In 1983, Edward Tufte published his groundbreaking book The Visual Display of Quantitative Information. In it, he outlines the importance of visually presenting data and statistics in a way that is easy to understand—beautiful even. His work is widely regarded as foundational to informational design and his methodologies are employed in political science, data analysis and visual statistics.
At their core, Tufte’s visualization techniques are about storytelling.
A series of numbers can be displayed in a bar graph, but it takes data and analytical storytelling to create a narrative that frames the context for the data. In the context of business intelligence, data and analytical storytelling is geared toward providing an audience with relevant and clear information so they can make informed decisions.
So, what is good storytelling in data visualization?
First, the audience is an important consideration in data and analytical storytelling. A particular visualization may help a sales team decide what product is best suited for a client, while that same visualization might be meaningless to an executive team trying to formulate corporate strategy.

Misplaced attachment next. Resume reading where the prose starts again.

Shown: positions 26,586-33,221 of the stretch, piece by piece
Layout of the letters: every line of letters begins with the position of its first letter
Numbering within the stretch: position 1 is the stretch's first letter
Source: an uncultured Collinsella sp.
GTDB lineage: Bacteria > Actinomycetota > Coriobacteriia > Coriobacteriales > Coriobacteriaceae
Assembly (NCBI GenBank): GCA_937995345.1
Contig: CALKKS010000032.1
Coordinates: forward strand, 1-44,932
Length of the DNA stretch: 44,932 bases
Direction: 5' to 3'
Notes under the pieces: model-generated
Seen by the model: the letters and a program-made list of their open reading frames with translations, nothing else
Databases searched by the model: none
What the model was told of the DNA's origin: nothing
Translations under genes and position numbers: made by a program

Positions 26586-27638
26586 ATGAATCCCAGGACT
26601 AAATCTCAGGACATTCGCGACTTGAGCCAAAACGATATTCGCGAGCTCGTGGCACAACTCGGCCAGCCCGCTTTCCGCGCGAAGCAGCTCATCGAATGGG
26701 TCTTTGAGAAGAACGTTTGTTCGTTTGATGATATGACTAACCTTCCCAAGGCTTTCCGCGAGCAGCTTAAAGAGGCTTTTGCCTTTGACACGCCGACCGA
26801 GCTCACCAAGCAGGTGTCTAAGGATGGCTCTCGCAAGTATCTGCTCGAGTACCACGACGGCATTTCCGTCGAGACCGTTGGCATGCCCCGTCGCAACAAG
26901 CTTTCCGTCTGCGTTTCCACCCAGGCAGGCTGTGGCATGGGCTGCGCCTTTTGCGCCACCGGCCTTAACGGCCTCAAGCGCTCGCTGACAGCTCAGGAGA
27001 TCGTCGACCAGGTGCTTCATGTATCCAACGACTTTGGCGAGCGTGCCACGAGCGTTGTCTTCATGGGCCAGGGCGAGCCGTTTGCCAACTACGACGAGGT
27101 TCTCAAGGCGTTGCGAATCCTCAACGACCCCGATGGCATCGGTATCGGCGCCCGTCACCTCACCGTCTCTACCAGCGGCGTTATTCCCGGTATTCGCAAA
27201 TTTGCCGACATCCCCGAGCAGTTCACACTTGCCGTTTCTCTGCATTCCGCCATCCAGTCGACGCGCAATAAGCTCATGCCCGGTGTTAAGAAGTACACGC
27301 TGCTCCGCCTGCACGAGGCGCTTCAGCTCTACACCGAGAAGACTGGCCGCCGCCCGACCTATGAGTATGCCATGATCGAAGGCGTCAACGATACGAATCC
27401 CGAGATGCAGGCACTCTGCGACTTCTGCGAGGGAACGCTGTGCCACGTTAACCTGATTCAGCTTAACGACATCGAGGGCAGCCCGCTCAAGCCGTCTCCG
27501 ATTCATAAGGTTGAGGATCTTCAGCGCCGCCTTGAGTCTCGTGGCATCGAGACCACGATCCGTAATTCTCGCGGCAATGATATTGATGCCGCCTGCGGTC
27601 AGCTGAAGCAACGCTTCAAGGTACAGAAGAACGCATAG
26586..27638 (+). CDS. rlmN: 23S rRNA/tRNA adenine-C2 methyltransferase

The storytellers must also present visualized data with appropriate and relevant context. With that, the audience can make data-based decision that might lead to desired outcomes.
The final piece of data and analytical storytelling is engagement.
Although data, statistics and analysis may offer useful insights and important information, they have a reputation for being boring and difficult to decipher. Despite the catchphrase “the numbers speak for themselves” the numbers alone often say nothing. It takes a storyteller to make those numbers talk and it takes a good storyteller to make them engage.
Good visual storytelling can make business intelligence far more compelling. To learn more, feel free to give us a call or contact us online today!